Top LA boutique in hot water after labelling real fur items as 'faux'
18:30 GMT, 12 April 2012
West Hollywood, Calfornia is known to sartorialists as a fashion hub with its priorities in the right place.
But after a vote to ban all sales of fur garments by 2013, one of the area's most popular boutiques has found itself under fire for mislabelling its fur-trimmed outerwear.
Three jackets described on Kitson's website as being fabricated from synthetic materials, were subjected to microscopy tests that found the allegedly faux fur-lined hoods were made from the coats of real animals.
Busted! The Humane Society of the United States revealed that popular Los Angeles boutique Kitson recently sold three different items as faux fur that were actually real animal fur after it conducted laboratory tests
Oops: The analyses were made by a method known as microscopy after an anonymous tip-off from a blogger who noticed the Street Level handbag on the Kitson website
The laboratory tests were run by The Humane Society of the United States after a researcher was tipped off by a blogger that a Street Level handbag described online as 'faux leather and carry on', was most likely real.
A Canada Goose jacket for infants and a Monnalisa jacket, also for small children, were also advertised as embellished with fake fur but the analyses showed that all three items were made from fur most probably from the Canidae family.
The Canidae family counts the coyote, grey wolf, red and artic fox, raccoon dog, jackal and of course, domestic dog, among its list of members, all of which suffer brutal torture, according to Humane Society findings.
Methods such as neck-snaring, anal electrocution and skinning alive have all been reported as measures taken to produce fur for fashion purposes.
Genuine: The tests concluded that all three items contained fur from the Canidae family which includes coyotes, arctic foxes and domestic dogs among its members
Having been described on the Kitson website as a nylon and polyester jacket with a 'detachable faux fur hood', on purchase the purple Canada Goose 'Reese Bomber' carried an interior label that clearly stated the trim was made from coyote.
But while a Monnalisa 'Pink Puffy Jacket' also for infants had a similar product breakdown online, no reference was made to the fur detail on tags inside the item.
Microscopy revealed the fur was most likely from a raccoon dog.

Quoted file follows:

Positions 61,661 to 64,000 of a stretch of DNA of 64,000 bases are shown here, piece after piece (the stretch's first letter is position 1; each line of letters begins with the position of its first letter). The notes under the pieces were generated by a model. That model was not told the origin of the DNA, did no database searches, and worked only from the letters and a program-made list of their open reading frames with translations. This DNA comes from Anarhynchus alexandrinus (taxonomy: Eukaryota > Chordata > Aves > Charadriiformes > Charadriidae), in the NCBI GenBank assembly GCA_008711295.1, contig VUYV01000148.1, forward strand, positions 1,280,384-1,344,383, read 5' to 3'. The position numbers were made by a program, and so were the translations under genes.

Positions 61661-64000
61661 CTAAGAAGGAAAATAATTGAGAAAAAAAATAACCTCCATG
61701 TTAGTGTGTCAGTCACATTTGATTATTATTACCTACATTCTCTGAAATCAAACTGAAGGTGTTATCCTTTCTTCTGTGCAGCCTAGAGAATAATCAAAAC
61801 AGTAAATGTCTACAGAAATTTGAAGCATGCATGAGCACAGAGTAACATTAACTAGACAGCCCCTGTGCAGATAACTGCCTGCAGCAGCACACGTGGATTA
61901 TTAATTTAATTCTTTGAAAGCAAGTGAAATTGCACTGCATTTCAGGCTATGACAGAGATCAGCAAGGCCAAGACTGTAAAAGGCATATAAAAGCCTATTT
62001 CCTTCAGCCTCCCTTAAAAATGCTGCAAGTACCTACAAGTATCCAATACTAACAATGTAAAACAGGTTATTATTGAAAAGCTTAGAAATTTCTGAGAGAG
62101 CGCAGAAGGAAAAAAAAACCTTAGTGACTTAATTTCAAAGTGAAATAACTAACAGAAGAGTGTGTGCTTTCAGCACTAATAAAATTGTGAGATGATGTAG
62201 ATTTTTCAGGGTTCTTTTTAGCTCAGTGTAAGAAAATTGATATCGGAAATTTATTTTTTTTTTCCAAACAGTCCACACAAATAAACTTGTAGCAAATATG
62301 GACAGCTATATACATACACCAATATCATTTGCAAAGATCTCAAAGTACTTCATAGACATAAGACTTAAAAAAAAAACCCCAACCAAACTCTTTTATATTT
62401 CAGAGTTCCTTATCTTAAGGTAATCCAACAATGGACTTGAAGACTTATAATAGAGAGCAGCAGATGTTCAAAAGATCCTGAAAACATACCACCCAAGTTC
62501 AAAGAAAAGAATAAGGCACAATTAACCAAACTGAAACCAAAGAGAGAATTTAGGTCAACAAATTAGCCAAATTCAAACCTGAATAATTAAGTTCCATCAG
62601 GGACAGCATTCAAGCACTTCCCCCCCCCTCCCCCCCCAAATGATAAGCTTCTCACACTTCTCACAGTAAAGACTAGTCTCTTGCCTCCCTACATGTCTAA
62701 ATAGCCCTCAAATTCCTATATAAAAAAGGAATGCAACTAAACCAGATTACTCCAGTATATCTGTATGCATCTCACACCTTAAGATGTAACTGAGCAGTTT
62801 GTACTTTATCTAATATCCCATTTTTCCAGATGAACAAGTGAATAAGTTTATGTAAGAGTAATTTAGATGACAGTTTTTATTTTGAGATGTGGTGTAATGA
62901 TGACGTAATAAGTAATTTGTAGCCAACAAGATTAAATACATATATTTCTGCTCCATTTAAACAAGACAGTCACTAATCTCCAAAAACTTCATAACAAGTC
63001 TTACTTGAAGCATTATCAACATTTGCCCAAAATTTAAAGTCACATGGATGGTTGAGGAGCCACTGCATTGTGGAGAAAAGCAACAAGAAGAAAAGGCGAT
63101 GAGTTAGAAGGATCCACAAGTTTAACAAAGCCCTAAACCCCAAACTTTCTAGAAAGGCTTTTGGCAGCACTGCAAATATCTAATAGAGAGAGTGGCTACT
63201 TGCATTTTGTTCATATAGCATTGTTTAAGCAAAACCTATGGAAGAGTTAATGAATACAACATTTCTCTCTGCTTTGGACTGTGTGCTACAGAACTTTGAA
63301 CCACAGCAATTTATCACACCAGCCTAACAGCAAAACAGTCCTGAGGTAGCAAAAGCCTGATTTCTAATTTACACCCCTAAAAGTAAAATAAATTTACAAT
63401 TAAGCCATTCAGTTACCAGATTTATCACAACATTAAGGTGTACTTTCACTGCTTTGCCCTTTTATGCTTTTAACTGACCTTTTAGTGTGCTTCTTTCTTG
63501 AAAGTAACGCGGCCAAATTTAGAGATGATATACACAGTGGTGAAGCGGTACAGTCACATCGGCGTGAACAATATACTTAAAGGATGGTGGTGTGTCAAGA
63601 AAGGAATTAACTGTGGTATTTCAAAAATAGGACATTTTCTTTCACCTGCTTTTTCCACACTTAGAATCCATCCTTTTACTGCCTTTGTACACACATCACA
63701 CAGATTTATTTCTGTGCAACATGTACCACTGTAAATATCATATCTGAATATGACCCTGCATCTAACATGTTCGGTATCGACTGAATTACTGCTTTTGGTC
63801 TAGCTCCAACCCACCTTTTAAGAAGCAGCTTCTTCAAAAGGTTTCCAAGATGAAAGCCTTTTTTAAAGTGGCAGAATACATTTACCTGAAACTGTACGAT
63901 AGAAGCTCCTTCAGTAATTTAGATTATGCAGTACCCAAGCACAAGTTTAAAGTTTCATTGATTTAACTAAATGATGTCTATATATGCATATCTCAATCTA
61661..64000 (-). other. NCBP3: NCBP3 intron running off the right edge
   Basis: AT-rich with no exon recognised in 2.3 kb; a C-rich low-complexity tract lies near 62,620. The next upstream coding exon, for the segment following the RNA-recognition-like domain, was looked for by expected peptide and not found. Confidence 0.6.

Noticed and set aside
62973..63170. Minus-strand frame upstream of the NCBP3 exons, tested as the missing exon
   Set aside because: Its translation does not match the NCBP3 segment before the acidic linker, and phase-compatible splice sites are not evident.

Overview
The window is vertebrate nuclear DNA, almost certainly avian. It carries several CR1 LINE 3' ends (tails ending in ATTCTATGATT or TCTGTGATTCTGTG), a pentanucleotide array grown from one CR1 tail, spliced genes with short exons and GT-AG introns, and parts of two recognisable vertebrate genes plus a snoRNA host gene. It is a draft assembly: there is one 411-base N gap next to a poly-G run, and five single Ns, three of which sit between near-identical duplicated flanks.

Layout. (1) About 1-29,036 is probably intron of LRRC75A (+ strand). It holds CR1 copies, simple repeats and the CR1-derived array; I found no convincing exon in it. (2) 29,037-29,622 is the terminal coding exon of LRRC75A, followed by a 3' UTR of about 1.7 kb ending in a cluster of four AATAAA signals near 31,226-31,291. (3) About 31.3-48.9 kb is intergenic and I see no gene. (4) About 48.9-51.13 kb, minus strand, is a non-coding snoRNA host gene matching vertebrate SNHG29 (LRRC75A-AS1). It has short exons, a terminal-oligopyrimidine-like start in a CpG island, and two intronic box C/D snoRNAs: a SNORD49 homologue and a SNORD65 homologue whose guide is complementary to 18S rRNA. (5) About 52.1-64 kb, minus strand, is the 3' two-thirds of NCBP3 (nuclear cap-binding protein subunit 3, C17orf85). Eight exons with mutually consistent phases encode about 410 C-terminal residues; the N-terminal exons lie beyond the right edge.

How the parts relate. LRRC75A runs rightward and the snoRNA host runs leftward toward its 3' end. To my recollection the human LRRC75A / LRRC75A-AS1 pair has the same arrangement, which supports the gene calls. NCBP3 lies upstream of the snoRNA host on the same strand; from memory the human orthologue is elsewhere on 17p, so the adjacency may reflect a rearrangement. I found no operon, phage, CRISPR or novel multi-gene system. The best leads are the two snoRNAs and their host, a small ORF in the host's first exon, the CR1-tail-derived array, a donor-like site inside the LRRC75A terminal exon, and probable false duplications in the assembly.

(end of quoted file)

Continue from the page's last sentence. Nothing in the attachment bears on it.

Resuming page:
And the pocket book by fashion brand, Street Level, proved also to be constructed from Canidae hair.
Pierre Grzybowski, research and enforcement manager of the Fur-Free Campaign at The HSUS, who discovered the errors, lamented: 'It’s troubling that a retailer in an area like West Hollywood, which recently passed a ban on the sale of fur, wouldn’t be more aware and diligent in protecting the public from being duped.
Correction: The Reese Bomber from Canada Goose was re-posted on the site after having been temporarily taken down with an accurate description of the coyote fur-trimmed hood
'Kitson should take immediate action to contact every customer who purchased these products and to ensure that unsuspecting consumers are not duped into supporting animal suffering in the future.'
The trendy boutique was quick to take down all three products from its website by Wednesday evening and in the ensuing polemic, issued a statement to assure consumers the mistake was entirely unintentional.
The release read: 'Kitson prides itself on its strong vendor partnerships and will continue to work with them to sell with integrity both online and in stores. Kitson thanks the Humane Society for its efforts and for bringing this issue to its attention.'
In anticipation of the 2013 ban, the statement continued by saying Kitson would 'work diligently and vigilantly to ensure content is correctly listed in the future, conducting additional research when information is omitted on products.'
Since 2011 all apparel using fur in the United States has had to be advertised and labeled with the name of the animal killed, the country of its origin and whether the fur was dyed.
Violations of these laws are punishable by fines of $5,000 and up to a year incarceration.